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Bringing Europe In? The Impact of EU Conditionality on Bulgarian and Romanian Politics

ANETA BORISLAVOVA SPENDZHAROVA
University of North Carolina at CHapel Hill

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Abstract

The thesis of this paper is that influenced by pre-accession European Union (EU) conditionality, Bulgaria and Romania are allowing a considerable number of EU-related issues in their domestic political agendas. Ideally, this will translate into increasing awareness and harmonization with EU policy-making mechanisms in the two countries, which, in turn, will make the prospect of EU membership more achievable. From the point of view of Europeanization literature, this paper makes a case that, domestically, potential membership in the EU can function as an incentive for the modernisation of the political, economic and social systems of candidate countries. The paper outlines how through the mechanism of conditionality the burden of Europeanization falls on domestic elites who are pressured to speed up reforms in order to meet EU accession criteria. Identified are several levels on which Europeanization has proceeded in Bulgaria and Romania such as the economic, the ideational, and the institutional.

 

Introduction

 

The upcoming wave of EU Enlargement in 2004 is intended to comprise 10 new countries Cypress, the Czech Republic, Estonia, Hungary, Latvia, Lithuania, Malta, Poland, Slovakia, Slovenia, with Bulgaria and Romania still at the doorstep to the union, hopefully joining by 2007. The broader framework of my argument is the current situation of Bulgaria and Romania outside the ten country EU Enlargement planned for 2004. In this context, what can we say about the domestic politics in the two countries? Do we see further incentives to strengthen the internal reforms in order to qualify for joining as quickly as possible? Or, on the contrary, are the two countries experiencing a negative impact of exclusion from the 2004 group of forerunners? Guenther Verheugen, the EU Commissioner for Enlargement, frequently acknowledges that Bulgaria and Romania are making progress in their bids to join the EU. Yet, only to insert the qualification that they are still some time away. Thus, it is a puzzling question for both analysts and the broader public what exactly the future 5-10 years will bring to Bulgaria and Romania in light of their aspiration to join the EU as a paramount foreign (and domestic) policy goal.

        The main argument of this paper runs contrary to current analyses that lagging EU candidates Bulgaria and Romania will be neglected as more and more attention is devoted to first-wave EU acceding states who will be joining the Union in 2004.1 In fact, I will show that besides shaping the foreign policy orientation of Bulgaria and Romania in the most recent history of the two countries after the fall of the communist regimes, the momentum of EU accession negotiations has made considerable impact on the domestic political agendas in both Bulgaria and Romania. In that sense, even if the two countries are going to be nominally outside the EU for several years after the EU enlargement in 2004, they have already been anchored in a process of letting Europe in their domestic politics. Some analysts choose to focus on whether and when Bulgaria and Romania will be officially admitted in the EU (and thus granted access to the exclusive benefits of membership). However, the thesis of this paper is that influenced by pre-accession EU conditionality, Bulgaria and Romania have begun letting the EU in their domestic agendas, thus making the prospect of EU membership more achievable.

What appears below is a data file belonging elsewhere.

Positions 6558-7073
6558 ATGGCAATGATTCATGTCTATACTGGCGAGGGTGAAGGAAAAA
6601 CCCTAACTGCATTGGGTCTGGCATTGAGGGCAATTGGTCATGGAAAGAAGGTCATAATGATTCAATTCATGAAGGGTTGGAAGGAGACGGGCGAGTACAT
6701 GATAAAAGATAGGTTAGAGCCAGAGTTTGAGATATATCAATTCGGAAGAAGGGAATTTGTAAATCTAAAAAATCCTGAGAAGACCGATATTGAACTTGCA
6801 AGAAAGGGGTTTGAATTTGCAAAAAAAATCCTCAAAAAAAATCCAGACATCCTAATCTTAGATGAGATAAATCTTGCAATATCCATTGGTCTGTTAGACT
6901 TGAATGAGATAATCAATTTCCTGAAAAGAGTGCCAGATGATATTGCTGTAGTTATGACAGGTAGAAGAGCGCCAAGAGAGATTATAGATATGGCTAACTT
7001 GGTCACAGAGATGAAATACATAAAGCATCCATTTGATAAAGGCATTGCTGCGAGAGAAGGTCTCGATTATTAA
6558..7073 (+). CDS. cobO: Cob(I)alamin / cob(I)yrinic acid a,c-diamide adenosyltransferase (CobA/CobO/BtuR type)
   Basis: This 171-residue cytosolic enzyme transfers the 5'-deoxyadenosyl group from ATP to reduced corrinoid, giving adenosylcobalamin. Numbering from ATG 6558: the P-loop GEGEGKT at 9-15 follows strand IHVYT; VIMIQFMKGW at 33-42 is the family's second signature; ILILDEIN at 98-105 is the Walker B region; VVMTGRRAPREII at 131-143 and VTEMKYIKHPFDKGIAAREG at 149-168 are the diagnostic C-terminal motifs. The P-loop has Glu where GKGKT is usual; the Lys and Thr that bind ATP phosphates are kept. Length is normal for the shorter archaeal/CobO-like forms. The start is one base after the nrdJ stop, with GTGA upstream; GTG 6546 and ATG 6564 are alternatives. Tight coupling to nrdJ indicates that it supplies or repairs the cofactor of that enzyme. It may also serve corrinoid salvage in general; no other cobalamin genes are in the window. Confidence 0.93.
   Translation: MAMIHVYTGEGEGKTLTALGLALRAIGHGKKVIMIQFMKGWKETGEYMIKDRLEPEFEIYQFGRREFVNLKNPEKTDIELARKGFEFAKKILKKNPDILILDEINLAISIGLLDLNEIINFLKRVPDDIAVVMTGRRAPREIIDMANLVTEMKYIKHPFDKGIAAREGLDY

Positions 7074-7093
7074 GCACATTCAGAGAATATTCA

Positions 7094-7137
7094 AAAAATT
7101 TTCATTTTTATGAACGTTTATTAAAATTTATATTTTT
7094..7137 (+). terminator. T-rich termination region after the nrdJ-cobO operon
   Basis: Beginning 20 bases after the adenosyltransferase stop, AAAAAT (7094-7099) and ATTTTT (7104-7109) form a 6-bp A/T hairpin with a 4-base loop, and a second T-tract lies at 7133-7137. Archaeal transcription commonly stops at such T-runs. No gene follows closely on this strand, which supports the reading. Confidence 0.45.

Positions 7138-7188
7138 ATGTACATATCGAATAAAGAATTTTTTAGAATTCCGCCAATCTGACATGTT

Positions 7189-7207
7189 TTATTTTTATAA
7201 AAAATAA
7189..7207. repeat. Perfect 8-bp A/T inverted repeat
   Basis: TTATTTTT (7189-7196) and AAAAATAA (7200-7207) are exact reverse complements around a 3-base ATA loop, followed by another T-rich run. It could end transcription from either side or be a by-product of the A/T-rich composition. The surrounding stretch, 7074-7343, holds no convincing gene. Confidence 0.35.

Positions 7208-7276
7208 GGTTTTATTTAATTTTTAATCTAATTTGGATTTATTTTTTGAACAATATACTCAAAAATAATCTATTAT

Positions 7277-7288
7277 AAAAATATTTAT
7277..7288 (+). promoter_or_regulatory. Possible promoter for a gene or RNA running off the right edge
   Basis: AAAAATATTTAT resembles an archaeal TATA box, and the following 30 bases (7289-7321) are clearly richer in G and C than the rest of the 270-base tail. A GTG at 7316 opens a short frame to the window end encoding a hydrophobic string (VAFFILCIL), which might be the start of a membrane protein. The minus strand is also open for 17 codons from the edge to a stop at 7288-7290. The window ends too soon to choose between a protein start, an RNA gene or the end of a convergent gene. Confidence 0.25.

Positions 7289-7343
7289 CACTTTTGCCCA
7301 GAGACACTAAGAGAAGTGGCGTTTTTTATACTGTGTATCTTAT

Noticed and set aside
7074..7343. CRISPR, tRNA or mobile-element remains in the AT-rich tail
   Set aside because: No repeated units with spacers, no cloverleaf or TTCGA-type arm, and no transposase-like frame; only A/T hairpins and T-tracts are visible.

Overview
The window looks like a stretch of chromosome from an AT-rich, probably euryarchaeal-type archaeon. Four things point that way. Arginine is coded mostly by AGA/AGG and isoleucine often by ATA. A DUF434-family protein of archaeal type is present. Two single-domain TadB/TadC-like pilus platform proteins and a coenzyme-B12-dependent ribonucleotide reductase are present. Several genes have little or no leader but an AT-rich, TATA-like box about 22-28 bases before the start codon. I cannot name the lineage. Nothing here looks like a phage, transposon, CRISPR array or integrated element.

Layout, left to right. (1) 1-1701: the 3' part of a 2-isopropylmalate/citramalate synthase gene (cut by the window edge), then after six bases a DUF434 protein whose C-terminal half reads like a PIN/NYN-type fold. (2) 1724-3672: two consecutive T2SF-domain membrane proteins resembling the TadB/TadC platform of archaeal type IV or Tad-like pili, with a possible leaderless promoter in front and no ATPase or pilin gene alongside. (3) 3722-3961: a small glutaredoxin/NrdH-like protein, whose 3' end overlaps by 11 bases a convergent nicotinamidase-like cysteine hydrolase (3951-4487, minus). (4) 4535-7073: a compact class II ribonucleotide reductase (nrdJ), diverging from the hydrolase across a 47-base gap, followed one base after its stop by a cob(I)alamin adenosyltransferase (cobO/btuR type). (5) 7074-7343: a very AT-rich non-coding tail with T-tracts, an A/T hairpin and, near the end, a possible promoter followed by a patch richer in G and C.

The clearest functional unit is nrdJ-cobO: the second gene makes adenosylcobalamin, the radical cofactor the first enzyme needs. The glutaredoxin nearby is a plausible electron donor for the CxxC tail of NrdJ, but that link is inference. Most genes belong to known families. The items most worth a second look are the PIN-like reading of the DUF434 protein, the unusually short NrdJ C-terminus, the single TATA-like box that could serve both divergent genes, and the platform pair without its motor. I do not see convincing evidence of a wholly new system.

The sections of the paper are organized in the following logic. I will first outline some major contributions in Europeanization literature. I will then reconstruct several mechanisms of interaction between international and domestic politics and explain why, in my view, one of the most consistently used mechanisms to promote Europeanization is the top-down process of EU conditionality. After that I will focus on the roadmaps to membership provided by the EU to Bulgarian and Romanian decision-makers as evidence for the role of EU conditionality in structuring the accession process of the two countries. Next, I will identify several levels on which Europeanization has proceeded in Bulgaria and Romania such as the economic, the ideational, and the institutional. This is followed by a discussion of how through the mechanism of conditionality the burden of Europeanization falls on domestic elites who are pressured to speed up reforms and thus meet the EU accession criteria. To conclude, I will go back to my initial emphasis on the fact that Bulgarian and Romanian domestic politics are undergoing a process of significant Europeanization under the impact of EU conditionality.

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Southeast European Politics
Department of Political Science, Central European University
Nador U. 9, Budapest 1051, Hungary
Email: editor@seep.ceu.hu 
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